Steve Jobs was born on 24 February 1955 and adopted by Paul and Clara Jobs of Mountain View California.
The young Jobs showed a flair for both technology and initiative from an early age: in 1967, the 12-year-old Jobs called HP co-founder William Hewlett. After a brief conversation, Hewlett offered him work at HP over the summer holidays.
In 1972, Jobs graduated from high school and went off to college – however, he dropped out after just one semester, saying the fees were eating into his parents’ savings.
Between 1974 and 1976, Jobs worked for Atari. During this time, he enlisted Steve Wozniak to design a new circuit board for an Atari game. Although Atari engineers changed this design, a pattern was established whereby the two friends worked together.
On 1 April 1976, Jobs and Wozniak set up Apple Computer. Jobs was 21 and Wozniak 25. The company was based in Jobs’ parents garage in Los Altos, California and funded via $250 000 from Mike Markkula, previously an executive of Intel and Fairchild Semiconductor.
In July 1976, Apple Computer launched its first commercial product, the Apple 1, as a kit that hobbyists would assemble themselves.
The Apple II followed in April 1977, and was to become almost ubiquitous in schools and colleges.
On 12 December 1980, Apple Computer went public and moved into its new headquarters in Cupertino, California.
The Apple Lisa was launched in January 1983. Although it boasted many of the features that would later make the Macintosh a success, it was too expensive and failed to make a commercial impact.
Also in 1983, John Sculley, formerly of Pepsi, joined Apple as its president. That year also saw the launch of the Apple IIe, which continued the Apple II success in the education market.
29 January 1984 was a watershed for Apple and the computer world as a whole, when Steve Jobs unveiled the Macintosh computer. It was the first time a personal computer was seen with a graphical user interface and a mouse. With a price tag of $2 495.oo, it was also a viable competitor to the recently-launched IBM PC.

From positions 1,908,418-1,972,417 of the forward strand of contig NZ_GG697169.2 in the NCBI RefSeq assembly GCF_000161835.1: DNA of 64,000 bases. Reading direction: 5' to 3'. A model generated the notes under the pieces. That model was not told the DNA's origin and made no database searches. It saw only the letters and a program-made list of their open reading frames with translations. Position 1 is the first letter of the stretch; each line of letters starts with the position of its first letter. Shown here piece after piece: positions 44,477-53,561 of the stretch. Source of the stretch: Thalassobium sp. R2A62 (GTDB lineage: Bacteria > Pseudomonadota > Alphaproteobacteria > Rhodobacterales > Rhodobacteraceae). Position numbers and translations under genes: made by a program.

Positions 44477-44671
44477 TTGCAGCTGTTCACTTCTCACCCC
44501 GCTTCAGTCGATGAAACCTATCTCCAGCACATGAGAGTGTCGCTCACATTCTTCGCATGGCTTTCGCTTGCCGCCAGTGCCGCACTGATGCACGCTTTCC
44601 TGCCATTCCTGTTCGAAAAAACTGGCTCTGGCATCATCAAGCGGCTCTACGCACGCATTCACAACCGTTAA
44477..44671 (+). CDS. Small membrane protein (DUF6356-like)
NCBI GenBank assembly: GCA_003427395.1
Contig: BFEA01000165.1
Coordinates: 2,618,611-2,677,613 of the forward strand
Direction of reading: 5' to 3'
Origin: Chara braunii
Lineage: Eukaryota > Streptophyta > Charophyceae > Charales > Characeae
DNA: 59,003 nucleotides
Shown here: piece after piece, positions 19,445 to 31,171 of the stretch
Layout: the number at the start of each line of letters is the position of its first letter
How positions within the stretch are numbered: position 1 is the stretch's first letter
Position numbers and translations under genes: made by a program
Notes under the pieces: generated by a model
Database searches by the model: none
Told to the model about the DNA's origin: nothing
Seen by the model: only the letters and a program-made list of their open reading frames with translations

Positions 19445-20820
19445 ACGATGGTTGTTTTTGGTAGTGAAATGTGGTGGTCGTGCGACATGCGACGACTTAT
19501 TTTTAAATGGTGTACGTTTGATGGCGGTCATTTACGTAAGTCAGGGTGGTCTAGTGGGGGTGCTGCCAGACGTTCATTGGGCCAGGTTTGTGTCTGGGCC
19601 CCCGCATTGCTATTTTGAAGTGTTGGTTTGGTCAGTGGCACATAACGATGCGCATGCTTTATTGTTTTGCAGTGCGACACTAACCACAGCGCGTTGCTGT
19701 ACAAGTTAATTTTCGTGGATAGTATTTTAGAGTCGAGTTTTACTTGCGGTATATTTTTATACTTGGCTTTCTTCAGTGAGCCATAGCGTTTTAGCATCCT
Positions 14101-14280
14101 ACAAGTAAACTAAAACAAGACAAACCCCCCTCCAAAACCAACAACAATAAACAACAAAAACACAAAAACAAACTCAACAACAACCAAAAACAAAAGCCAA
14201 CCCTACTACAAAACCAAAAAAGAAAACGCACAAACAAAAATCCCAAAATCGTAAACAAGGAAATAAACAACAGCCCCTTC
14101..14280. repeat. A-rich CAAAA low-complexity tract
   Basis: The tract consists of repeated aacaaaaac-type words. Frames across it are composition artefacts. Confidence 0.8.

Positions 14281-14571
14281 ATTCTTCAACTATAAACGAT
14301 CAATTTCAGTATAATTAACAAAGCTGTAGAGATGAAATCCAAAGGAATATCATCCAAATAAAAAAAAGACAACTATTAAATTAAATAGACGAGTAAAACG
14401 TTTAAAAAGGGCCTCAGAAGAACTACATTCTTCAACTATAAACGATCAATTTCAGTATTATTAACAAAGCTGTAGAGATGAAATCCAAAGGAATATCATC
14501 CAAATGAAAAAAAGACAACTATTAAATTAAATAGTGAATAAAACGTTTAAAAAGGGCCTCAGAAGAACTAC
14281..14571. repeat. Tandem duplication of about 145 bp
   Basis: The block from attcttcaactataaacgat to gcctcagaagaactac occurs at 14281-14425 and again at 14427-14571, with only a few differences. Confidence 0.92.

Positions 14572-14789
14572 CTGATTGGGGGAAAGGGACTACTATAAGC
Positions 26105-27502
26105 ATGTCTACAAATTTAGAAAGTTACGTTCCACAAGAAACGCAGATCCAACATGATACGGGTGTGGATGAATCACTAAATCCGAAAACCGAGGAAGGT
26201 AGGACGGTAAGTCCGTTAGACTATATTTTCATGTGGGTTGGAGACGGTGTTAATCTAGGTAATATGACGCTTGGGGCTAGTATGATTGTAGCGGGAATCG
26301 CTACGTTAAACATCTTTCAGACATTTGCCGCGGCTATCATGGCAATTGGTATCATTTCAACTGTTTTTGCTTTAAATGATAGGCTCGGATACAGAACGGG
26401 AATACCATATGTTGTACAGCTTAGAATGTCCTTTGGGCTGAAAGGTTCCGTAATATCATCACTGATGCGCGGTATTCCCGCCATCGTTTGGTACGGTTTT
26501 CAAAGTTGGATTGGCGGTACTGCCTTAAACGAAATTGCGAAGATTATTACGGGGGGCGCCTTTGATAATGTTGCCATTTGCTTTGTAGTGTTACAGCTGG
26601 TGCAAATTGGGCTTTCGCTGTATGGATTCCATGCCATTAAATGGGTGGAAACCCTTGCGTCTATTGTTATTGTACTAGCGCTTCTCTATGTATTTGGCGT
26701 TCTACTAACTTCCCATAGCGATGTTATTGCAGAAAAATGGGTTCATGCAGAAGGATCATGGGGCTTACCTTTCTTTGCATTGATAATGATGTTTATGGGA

On 17 September, Jobs resigned from Apple, reportedly over disagreements with Sculley. In the same year, he founded NeXT Computers, which focused on developing computers for the education market. Jobs also bought a small animation company, Pixar, in 1986. This investment would come to fruition with the debut, in 1995, of the full-length animated movie Toy Story.
For the next eight years, Apple continued without Jobs at the helm. In 1987, it launched the Macintosh II which broke with the Apple tradition of a single unit by looking just like any other PC. In 1991, Apple launched its first truly portable computer, the PowerBook and in 1993 debuted the Newton – this handheld device sold 85 000 units before it was upgraded to correct flaws in the handwriting recognition feature.
Meanwhile, Apple was coming under fire from its loyal supporters for introducing too much confusion into its product line, characterised by the January 1993 launch of 19 new computers.
On 20 December 1996, Apple bought NeXT Computer and Jobs returned to Apple in the role of adviser, soon to become the interim CEO.
On 6 May 1998, the company launched the iMac, returning to the “traditional” Mac format and also breaking new ground with the inclusion of a CD-ROM drive instead of the then-ubiquitous floppy drive.
In July 1999, the low-cost laptop computer, the iBook, was launched as the first laptop to include wireless connectivity.
In January 2000, Jobs dropped the “interim” to become Apple’s CEO and that month featured on the cover of Fortune magazine. The year also saw the introduction of the PowerMac G4 Cube.
A couple of iconic events took place in 2001: May saw the opening of the first Apple retail store; and October ushered in the very first iPod.
This was followedin 2007 by the iPhone – which has since sold 17,4-million units – and the iPad in January 2010 – 500 000 units were sold in the first week.
In 2010, Apple overtook Microsoft to become the most valuable technology company in the world and on 9 August 2011 it was, for a brief time during a day of volatile trading, the most valuable company in the world.
On the personal front, Jobs was first treated for cancer in July 2004, with some tumours removed from his pancreas. While he was on sick leave, Tim Cook stood in as interim CEO. In January 2009, Jobs again took a leave of absence for health reasons and in April 2009 received a liver transplant.
In January 2001, he once more took leave of absence, returning briefly to launch the iPad, then stepping down permanently on 24 August 2011, succeeded by Cook.
On 5 October 2011, Steve Jobs died.